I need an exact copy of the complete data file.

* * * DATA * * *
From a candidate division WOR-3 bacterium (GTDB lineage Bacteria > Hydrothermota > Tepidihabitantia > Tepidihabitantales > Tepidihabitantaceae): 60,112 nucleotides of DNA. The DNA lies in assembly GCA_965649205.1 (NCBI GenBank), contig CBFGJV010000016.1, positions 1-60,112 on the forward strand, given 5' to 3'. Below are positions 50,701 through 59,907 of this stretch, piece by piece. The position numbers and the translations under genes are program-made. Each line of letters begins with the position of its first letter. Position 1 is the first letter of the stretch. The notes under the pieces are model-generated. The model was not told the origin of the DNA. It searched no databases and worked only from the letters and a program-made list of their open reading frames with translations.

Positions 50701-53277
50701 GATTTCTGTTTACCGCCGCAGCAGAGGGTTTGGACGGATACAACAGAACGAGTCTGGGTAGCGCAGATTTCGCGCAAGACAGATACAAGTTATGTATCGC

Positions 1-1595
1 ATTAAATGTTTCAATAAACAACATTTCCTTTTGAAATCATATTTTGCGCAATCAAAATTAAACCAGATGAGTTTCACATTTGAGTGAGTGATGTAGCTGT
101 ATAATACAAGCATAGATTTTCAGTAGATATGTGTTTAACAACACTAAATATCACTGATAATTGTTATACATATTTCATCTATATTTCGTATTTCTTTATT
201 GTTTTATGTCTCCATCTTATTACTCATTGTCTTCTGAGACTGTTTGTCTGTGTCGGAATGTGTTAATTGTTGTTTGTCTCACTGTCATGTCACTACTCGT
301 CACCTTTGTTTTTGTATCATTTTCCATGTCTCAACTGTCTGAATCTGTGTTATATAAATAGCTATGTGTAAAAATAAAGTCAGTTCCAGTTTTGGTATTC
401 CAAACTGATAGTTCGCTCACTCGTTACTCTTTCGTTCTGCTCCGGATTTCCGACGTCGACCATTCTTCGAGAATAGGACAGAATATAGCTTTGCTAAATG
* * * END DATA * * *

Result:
From a candidate division WOR-3 bacterium (GTDB lineage Bacteria > Hydrothermota > Tepidihabitantia > Tepidihabitantales > Tepidihabitantaceae): 60,112 nucleotides of DNA. The DNA lies in assembly GCA_965649205.1 (NCBI GenBank), contig CBFGJV010000016.1, positions 1-60,112 on the forward strand, given 5' to 3'. Below are positions 50,701 through 59,907 of this stretch, piece by piece. The position numbers and the translations under genes are program-made. Each line of letters begins with the position of its first letter. Position 1 is the first letter of the stretch. The notes under the pieces are model-generated. The model was not told the origin of the DNA. It searched no databases and worked only from the letters and a program-made list of their open reading frames with translations.

Positions 50701-53277
50701 GATTTCTGTTTACCGCCGCAGCAGAGGGTTTGGACGGATACAACAGAACGAGTCTGGGTAGCGCAGATTTCGCGCAAGACAGATACAAGTTATGTATCGC

Positions 1-1595
1 ATTAAATGTTTCAATAAACAACATTTCCTTTTGAAATCATATTTTGCGCAATCAAAATTAAACCAGATGAGTTTCACATTTGAGTGAGTGATGTAGCTGT
101 ATAATACAAGCATAGATTTTCAGTAGATATGTGTTTAACAACACTAAATATCACTGATAATTGTTATACATATTTCATCTATATTTCGTATTTCTTTATT
201 GTTTTATGTCTCCATCTTATTACTCATTGTCTTCTGAGACTGTTTGTCTGTGTCGGAATGTGTTAATTGTTGTTTGTCTCACTGTCATGTCACTACTCGT
301 CACCTTTGTTTTTGTATCATTTTCCATGTCTCAACTGTCTGAATCTGTGTTATATAAATAGCTATGTGTAAAAATAAAGTCAGTTCCAGTTTTGGTATTC
401 CAAACTGATAGTTCGCTCACTCGTTACTCTTTCGTTCTGCTCCGGATTTCCGACGTCGACCATTCTTCGAGAATAGGACAGAATATAGCTTTGCTAAATG